As a young person in my early 20s, there were these different interests I’d had since a child, and I think there was a kind of psychic urgency to integrate them; to use all the possibilities of a human being. But at the same time, I was very much aware of the fact that the attempt to weave together human perception was also a way of affirming the central modes of perception of the audience. In relation to the culture, I think it was an intuition about how if you could make a holistic form that integrated all these perceptual elements, which really come from the most ancient accounts we have of performance as spiritual practice, that was also a kind of antidote to the fragmentation and specialization of our culture. So I think it had both aspects.
We’re still getting to the point where female composers are afforded the same due as their male counterparts, and you’ve been at this since ‘60s. Has gender been a tool or impediment in your career?
I have pretty much tried to do what I wanted to do over the years, and I’ve always felt that I have been able to. Every once in awhile, though, I suddenly get knocked over the head and realize certain obstacles do have something to do, in the world, with this notion of gender. Especially in the classical world, though in a way, I’ve always wanted my music to not be in any world particularly. But in the classical European musical tradition, there’s a certain way of thinking about how you make a composition, and I think it’s been very difficult for women who are working with another kind of prototype. If you’re a woman in the classical world that is doing the kind of male approach, then I think you’re accepted, but if you’re doing an alternative, I think it’s been difficult. Not with the musicians! The other musicians are so encouraging. But I think, what would I say . . .
Right, the canon-makers. And it’s not to say that all women work in the same way or that all men work in the same way. People coming to music with different ways of hearing and seeing, having different goals—that’s most interesting, the diversity.
Could you explain the term “extended vocal technique” a little bit?
When I first started, of course, there was no term. [Laughs] Now it’s sort of like school, and I have a hard time with that myself. Sometimes people try to codify these ways of using the voice—they have names for them and everything—and for myself, it takes a lot of the mystery away. To me, when something happens that really has power, it’s because I’ve allowed something to come through that I don’t have words for. I’m not trying to make a “technique” in quotation marks. But I think the definition is basically working with the voice as an instrument and exploring all its possibilities.
Codifying extended techniques seems almost like a contradiction in terms—how can something be both extended and circumscribed?
Exactly! It’s like a recipe, “I’m going to put a little vocal trill over here and then we’re going to mix in a little of this, a little of that”—I would never work that way! To me, sound is like a world, and you’re really exploring the dimensions and principles of that world. When I’m working on a piece, I’m always asking the question, “What is the voice or what are the voices of this world?” I’m trying to start from scratch every time.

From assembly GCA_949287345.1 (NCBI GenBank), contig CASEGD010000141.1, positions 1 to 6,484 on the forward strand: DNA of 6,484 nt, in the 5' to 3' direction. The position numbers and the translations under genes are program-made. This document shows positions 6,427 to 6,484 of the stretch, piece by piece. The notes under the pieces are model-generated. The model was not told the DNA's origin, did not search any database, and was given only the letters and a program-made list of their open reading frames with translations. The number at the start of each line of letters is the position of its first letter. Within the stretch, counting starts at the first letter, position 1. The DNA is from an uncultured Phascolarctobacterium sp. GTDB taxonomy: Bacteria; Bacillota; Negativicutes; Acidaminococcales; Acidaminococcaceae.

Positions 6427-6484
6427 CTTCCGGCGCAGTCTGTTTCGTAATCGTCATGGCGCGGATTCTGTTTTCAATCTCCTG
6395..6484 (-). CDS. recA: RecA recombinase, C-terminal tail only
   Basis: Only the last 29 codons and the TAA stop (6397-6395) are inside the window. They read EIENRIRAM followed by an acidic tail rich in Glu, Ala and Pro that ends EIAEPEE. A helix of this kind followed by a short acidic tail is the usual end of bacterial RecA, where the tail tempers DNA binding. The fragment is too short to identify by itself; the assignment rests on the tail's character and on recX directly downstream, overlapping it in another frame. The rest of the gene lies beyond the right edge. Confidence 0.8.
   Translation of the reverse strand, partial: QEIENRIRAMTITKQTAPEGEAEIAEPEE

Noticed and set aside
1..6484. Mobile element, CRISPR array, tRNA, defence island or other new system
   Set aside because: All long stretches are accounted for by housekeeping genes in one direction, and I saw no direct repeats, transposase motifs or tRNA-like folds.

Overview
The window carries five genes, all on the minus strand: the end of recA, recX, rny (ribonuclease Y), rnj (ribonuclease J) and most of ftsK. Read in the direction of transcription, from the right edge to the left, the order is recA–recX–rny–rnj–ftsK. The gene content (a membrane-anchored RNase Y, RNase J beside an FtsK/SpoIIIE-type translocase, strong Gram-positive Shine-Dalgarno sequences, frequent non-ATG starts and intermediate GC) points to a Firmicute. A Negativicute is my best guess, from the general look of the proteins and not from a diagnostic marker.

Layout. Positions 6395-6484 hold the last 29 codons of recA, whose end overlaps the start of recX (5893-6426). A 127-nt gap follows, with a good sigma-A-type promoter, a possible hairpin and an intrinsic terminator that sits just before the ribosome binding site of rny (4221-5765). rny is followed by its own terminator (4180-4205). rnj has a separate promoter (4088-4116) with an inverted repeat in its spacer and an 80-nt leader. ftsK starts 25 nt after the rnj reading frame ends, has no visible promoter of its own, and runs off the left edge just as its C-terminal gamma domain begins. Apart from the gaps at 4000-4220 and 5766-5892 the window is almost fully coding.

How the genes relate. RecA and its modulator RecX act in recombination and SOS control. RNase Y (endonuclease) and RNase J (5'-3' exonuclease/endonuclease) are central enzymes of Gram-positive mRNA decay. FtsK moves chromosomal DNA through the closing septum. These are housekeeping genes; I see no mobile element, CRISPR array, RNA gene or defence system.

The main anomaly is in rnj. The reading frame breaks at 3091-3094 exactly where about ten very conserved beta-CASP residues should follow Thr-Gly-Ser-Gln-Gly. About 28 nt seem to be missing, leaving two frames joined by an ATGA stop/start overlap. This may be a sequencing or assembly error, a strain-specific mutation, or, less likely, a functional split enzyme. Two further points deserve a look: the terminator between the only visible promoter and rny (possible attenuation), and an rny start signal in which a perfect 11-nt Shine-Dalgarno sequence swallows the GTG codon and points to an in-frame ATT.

When you started Meredith Monk & Vocal Ensemble in 1978, was it because the specialized demands of your music needed specialized musicians?
I first had another group called the House, a wonderful ensemble, when I was making what you would now call musical theater pieces. I was doing most of the complicated singing and playing, working more from a theater or dance background. So I would make very simple things for them and more complex things for myself, in a large tapestry of images and movement and music and objects and light. I never used to audition in those days, but after Quarry, an opera I did about World War II, I did audition for a chorus of about 28 young people who were really good singers and movers. I got very inspired because I realized I could explore more complex textures by not always doing solos myself. I chose three women from that group and developed a piece I had begun as a solo, called Tablet, and I made the four parts equal in complexity, each voice a very different color. That was the beginning of Meredith Monk & Vocal Ensemble.
A year later I added three men, and that’s when I made Dolmen Music. Through the late-‘70s and most of the ‘80s, I was doing some theater, but I was really working more with this ensemble, touring all over the world. I think I intuitively knew that this music was going to have to be organically made. In those days, I never handed a score to these people; I basically made the piece on those particular voices. It’s a really hands-on way of making music, which I like. Sometimes we do bring in scores if we don’t have much time, but it’s still a lot of work to bring those pieces to life. I know what the contrast is now because I’ve written, in the last ten years, orchestra pieces and string quartets. In those situations, you have to have a score because there’s hardly any rehearsal. My way of doing things is very labor intensive; the music is just in the bones.
Do your pieces typically begin with gradual deliberation or sudden inspiration?